In 1998, the Sippican Historical Society commissioned an architectural survey of Marion’s historic homes and buildings. The survey was funded one-half by the Sippican Historical Society and one-half by the Massachusetts Historical Commission. Due to the limits of funding, not all of the historic buildings were surveyed, but over 100 were catalogued and photographed. The results of the survey are in digital form on the Massachusetts Historical Commission’s website and in four binders in the Sippican Historical Society’s office (and at the Marion Town Clerk’s office).
Marion (Old Rochester) is one of the oldest towns in the United States, and the Sippican Historical Society maintains an extensive collection of documentation on its historic buildings. The Sippican Historical Society will preview one building a week so that the residents of Marion can understand more about its unique historical architecture.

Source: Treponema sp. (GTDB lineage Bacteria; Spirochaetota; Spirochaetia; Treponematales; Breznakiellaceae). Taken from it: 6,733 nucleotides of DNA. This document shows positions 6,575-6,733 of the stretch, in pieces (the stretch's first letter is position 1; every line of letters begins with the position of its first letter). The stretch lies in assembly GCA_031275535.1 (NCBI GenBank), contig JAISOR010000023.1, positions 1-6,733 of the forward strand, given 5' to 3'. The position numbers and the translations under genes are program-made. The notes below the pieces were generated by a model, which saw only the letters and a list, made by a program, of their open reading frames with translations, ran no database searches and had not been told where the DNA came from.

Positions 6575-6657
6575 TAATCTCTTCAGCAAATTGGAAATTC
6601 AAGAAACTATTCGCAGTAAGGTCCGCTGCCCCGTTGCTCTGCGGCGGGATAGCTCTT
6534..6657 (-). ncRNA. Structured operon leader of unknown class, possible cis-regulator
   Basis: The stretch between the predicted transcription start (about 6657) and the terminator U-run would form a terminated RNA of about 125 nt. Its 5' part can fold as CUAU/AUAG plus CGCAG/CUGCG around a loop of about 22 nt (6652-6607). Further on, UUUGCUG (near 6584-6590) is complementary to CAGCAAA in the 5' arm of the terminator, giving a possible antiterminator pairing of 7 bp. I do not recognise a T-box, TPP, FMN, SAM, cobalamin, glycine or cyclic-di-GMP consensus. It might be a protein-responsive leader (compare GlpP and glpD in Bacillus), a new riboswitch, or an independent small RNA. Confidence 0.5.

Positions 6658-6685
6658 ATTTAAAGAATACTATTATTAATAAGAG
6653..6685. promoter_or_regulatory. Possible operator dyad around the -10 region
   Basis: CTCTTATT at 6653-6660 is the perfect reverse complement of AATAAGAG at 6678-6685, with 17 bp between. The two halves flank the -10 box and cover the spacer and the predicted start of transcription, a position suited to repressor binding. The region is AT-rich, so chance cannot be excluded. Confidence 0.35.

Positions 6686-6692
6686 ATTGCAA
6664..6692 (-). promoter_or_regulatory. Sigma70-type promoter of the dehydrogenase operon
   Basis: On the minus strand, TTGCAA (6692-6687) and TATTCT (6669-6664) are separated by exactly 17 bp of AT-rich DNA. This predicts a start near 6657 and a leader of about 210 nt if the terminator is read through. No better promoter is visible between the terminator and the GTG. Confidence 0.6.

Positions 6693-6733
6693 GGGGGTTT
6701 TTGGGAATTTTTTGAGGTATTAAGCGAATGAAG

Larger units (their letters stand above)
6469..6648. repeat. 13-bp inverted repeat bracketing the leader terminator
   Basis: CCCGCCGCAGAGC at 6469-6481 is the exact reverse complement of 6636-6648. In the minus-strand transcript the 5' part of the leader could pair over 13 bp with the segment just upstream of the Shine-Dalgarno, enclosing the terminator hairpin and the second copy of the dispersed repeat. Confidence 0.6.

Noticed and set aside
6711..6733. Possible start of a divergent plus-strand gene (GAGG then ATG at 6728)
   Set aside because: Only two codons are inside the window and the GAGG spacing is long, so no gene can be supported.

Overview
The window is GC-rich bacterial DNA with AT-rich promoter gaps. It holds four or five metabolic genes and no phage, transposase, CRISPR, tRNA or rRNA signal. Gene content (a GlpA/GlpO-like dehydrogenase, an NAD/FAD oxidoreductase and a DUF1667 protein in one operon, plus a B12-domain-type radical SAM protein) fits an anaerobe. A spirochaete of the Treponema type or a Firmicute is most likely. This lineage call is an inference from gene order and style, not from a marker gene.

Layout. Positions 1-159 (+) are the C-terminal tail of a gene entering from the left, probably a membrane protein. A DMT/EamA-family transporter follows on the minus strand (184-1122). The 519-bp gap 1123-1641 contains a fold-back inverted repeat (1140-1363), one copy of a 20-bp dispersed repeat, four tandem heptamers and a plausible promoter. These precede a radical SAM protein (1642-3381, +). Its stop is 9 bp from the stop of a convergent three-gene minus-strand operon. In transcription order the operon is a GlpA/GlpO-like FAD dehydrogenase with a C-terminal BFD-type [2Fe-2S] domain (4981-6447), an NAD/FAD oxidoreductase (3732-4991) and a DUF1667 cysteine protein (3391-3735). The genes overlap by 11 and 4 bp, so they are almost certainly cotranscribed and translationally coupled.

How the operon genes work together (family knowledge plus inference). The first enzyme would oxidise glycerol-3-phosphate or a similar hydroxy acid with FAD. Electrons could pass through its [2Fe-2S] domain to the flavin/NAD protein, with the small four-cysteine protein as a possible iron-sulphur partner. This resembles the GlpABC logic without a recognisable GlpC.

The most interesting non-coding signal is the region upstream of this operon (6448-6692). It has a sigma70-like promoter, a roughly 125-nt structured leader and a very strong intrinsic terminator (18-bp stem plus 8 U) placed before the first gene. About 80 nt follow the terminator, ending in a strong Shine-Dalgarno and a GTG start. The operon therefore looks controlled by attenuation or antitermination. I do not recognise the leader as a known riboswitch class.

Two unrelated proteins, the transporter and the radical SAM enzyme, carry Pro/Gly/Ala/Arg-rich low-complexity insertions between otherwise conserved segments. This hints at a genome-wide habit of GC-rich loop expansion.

This installment features 124 Front Street. St. Gabriel’s Episcopal church at 124 Front Street has been radically altered since its beginning as a Greek Revival school building. It was built in 1847 as Sippican Academy, a private school for the daughters of whaling captains. In 1860, the upper floor housed the town library and was rented to the Sons of Temperance one evening every week at a rate of 20 cents per evening. In 1874, the Sippican Seminary was bought at public auction for $700 by Andrew A. Harwood of the U.S. Navy for the purpose of divine worship. Over the years, the chapel was gradually transformed into a one-and-one-half-story Carpenter Gothic building. The renowned artisan, Charles J. Connick, whose studio was located in Boston, designed the beautiful stained glass windows.